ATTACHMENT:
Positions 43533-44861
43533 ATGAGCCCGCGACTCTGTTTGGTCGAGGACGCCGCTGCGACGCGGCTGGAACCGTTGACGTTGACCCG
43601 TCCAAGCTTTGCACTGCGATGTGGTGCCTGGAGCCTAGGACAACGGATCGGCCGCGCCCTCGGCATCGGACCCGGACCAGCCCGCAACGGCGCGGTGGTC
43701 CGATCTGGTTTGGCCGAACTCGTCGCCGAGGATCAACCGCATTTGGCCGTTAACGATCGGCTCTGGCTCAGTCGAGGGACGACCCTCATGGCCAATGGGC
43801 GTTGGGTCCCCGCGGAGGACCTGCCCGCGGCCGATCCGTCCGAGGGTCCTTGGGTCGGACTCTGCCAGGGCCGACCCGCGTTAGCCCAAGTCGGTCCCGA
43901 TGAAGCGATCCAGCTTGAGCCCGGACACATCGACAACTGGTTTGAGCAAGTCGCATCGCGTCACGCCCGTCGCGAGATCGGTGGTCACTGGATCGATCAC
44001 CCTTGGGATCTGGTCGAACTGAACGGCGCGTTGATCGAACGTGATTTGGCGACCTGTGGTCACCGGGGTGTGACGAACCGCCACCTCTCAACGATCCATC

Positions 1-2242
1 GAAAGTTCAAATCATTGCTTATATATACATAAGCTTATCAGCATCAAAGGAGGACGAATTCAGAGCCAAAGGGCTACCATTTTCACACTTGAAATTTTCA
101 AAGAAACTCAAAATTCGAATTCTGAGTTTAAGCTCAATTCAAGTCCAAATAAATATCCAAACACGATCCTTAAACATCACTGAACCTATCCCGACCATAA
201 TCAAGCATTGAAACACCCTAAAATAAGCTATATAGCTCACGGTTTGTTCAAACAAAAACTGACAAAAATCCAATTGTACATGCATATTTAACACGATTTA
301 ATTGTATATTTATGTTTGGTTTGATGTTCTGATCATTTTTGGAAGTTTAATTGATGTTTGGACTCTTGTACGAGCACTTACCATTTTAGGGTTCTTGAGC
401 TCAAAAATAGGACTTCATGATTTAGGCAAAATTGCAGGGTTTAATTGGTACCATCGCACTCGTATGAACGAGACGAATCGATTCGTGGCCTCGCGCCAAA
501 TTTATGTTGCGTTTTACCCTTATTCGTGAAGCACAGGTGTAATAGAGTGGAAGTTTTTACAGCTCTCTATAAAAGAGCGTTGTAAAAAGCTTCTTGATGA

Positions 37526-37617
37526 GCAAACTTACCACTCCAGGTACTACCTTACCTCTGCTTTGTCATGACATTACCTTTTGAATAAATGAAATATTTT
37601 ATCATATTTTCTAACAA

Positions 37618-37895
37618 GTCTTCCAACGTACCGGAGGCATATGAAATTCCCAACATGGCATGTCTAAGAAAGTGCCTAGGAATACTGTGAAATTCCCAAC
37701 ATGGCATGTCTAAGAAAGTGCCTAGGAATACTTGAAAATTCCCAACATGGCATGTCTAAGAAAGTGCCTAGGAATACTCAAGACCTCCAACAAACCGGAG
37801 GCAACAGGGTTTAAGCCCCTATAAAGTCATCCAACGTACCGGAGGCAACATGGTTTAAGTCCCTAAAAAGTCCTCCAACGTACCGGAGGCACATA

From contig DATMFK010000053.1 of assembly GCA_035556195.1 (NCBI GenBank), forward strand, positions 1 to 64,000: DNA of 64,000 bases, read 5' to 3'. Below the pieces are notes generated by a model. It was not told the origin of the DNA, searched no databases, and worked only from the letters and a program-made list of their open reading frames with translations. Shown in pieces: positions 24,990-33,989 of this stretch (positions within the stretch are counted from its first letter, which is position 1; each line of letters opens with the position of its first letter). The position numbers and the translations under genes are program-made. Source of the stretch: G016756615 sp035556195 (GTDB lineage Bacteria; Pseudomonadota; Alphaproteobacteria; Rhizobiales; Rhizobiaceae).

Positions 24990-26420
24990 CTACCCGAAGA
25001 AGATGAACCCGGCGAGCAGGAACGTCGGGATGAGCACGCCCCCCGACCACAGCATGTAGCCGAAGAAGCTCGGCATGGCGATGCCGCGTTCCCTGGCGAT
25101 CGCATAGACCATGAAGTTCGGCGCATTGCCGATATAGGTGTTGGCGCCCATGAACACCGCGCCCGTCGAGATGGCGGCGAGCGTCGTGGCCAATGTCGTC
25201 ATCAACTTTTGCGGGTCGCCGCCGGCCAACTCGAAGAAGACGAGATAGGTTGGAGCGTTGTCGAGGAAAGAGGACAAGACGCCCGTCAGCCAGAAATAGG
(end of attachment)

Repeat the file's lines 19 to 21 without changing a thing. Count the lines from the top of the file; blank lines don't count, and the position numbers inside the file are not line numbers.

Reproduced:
37618 GTCTTCCAACGTACCGGAGGCATATGAAATTCCCAACATGGCATGTCTAAGAAAGTGCCTAGGAATACTGTGAAATTCCCAAC
37701 ATGGCATGTCTAAGAAAGTGCCTAGGAATACTTGAAAATTCCCAACATGGCATGTCTAAGAAAGTGCCTAGGAATACTCAAGACCTCCAACAAACCGGAG
37801 GCAACAGGGTTTAAGCCCCTATAAAGTCATCCAACGTACCGGAGGCAACATGGTTTAAGTCCCTAAAAAGTCCTCCAACGTACCGGAGGCACATA